Wednesday, August 4, 2010

Back from San Francisco

I'm just back from a wedding in San Francisco at the beautiful City Hall. I'd never been inside the building in all the trips I've been there, but for me, the best sight was outside...a huge copper statue "Three Heads, Six Arms" by Chinese artist, Zhang Huan, from Shanghai. I wish I'd had more time to photograph it, as it was amazing. Will definitely have to make a trip back to do just that...

Sunday, August 1, 2010

You're Invited....

Click to ENLARGE...

Monday, July 26, 2010

Also on the way...

This one is a gift for a friend's birthday. It measures 11.5" x 15". She loves cats and the color purple, so Lavender Garden Cat with Green Kneepads was born. This was fun to make using just free-edge applique with the machine and then applied embroidery and buttons. Background fabric is hand-dyed shibori by me. Inspired by Jude Hill's amazing beasts....

Tuesday, July 13, 2010

Gentner's Fritillary

Been busy working on the latest project which I'll be able to show in a couple of weeks time. In the meantime, I've just packed this one off to its new owner in Portland, Oregon. This piece measuring 6"x24" was done for the Rogue Art Quilters show in Jacksonville, Oregon. The show coincided with the Fritillary Festival, a celebration of the endangered wildflower, the Gentner Fritillary.

Monday, June 21, 2010

Changing Light

With all the unusual weather we've been having lately the light has been spectacular. Most days I find myself running for the camera to catch it before it fades, which only takes seconds. Now I think it's best if I keep the camera with me when I'm out. These photos are not doctored...this is the way it really looks. My husband calls it a 'Maxfield Parrish Sky', I think watercolors...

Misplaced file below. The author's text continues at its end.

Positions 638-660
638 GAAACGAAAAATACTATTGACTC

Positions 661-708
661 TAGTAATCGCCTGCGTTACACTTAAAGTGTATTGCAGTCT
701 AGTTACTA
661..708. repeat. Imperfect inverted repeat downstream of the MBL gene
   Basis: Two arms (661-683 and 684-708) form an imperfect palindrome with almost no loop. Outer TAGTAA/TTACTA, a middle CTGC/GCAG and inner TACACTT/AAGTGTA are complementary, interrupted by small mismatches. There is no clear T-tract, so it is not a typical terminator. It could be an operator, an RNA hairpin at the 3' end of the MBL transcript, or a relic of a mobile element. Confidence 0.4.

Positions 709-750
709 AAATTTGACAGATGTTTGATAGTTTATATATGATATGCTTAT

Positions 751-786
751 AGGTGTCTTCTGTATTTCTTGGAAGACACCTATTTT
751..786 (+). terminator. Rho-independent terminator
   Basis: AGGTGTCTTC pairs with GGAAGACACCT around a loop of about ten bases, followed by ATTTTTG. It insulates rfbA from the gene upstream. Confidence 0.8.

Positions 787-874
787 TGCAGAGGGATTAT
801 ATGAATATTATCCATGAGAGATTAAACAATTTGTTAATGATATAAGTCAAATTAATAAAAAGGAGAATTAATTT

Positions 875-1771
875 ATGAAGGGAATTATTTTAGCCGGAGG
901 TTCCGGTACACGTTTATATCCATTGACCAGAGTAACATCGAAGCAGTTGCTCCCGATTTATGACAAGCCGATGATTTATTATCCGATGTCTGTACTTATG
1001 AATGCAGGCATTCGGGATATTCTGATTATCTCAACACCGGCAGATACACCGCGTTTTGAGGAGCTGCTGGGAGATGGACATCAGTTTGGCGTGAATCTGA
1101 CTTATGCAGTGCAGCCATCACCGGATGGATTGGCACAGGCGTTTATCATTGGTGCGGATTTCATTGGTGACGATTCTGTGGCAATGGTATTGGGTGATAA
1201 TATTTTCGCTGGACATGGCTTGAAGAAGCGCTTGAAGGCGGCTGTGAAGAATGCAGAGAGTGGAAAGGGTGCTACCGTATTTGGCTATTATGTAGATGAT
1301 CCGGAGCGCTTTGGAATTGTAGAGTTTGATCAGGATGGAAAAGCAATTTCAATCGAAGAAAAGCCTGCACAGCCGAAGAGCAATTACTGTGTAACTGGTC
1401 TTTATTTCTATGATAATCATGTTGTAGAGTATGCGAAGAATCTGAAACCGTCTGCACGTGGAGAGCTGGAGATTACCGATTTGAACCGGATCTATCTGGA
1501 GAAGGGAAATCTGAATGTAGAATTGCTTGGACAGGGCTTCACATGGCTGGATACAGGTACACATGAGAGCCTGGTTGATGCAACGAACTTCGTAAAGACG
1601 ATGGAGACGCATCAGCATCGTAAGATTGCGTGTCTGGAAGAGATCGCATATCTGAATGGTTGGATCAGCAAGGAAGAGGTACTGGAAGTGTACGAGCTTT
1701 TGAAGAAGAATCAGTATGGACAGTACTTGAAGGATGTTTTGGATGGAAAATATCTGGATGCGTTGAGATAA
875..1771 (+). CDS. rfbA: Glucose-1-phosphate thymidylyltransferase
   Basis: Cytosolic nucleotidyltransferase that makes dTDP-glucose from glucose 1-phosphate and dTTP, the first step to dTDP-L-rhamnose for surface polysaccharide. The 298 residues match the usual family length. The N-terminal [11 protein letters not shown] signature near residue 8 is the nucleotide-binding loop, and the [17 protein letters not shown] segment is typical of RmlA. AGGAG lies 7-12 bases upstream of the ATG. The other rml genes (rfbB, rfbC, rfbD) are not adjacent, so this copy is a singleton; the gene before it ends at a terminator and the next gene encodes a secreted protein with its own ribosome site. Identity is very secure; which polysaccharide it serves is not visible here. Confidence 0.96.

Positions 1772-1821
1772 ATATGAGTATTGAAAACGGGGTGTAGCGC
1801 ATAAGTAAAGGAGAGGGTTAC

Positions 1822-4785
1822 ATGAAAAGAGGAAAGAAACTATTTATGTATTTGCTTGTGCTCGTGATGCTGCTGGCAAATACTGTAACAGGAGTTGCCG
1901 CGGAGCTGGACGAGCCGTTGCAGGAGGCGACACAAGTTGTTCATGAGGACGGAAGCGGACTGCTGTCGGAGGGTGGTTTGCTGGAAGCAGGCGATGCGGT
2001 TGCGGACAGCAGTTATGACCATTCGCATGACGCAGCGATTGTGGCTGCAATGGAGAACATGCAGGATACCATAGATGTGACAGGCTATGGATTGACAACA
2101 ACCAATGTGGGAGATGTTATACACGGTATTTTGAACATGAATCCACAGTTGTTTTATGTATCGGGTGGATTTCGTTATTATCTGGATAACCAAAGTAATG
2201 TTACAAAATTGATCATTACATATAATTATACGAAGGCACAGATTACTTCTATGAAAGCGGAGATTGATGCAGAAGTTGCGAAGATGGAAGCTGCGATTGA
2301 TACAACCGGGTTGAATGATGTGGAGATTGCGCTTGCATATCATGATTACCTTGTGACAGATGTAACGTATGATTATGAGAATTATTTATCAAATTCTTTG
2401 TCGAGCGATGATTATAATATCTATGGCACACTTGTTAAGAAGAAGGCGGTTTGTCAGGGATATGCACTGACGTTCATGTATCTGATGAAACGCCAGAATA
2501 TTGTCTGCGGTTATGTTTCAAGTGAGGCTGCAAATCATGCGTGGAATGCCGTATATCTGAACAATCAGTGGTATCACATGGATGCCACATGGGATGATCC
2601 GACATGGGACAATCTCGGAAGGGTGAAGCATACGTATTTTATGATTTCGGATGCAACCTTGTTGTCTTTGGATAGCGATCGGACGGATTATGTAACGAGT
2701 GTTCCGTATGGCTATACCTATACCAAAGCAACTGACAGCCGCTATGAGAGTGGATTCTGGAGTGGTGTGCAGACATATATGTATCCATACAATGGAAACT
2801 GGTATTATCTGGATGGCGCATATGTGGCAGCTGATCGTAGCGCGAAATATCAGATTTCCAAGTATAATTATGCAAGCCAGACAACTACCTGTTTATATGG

Today is a strange Summer Solstice, the longest day of the year. We have yet to have a day in the 90°s, which is unheard of. Plants and trees seem confused, not knowing what to do with this cool weather. Peonies and iris are still blooming a month later than usual. Warm weather plants are languishing, waiting for things to heat up.

I've been busy in my studio working on another challenge piece. I'll show it when it's finished. Needless to say it is pushing me, not only by working on it, but by keeping up with all the ideas that seem to be generated when my mind is otherwise occupied. Looks like it could be an interesting summer.

Monday, June 14, 2010

Fabric Pieces in Detail...

I am getting really hooked on painting and printing on fabric. These were made with silkscreening and then overprinting with cardboard templates. Click for an enlargement.

This one (below) was stamped using half an orange, the detail was amazing.

More photos here.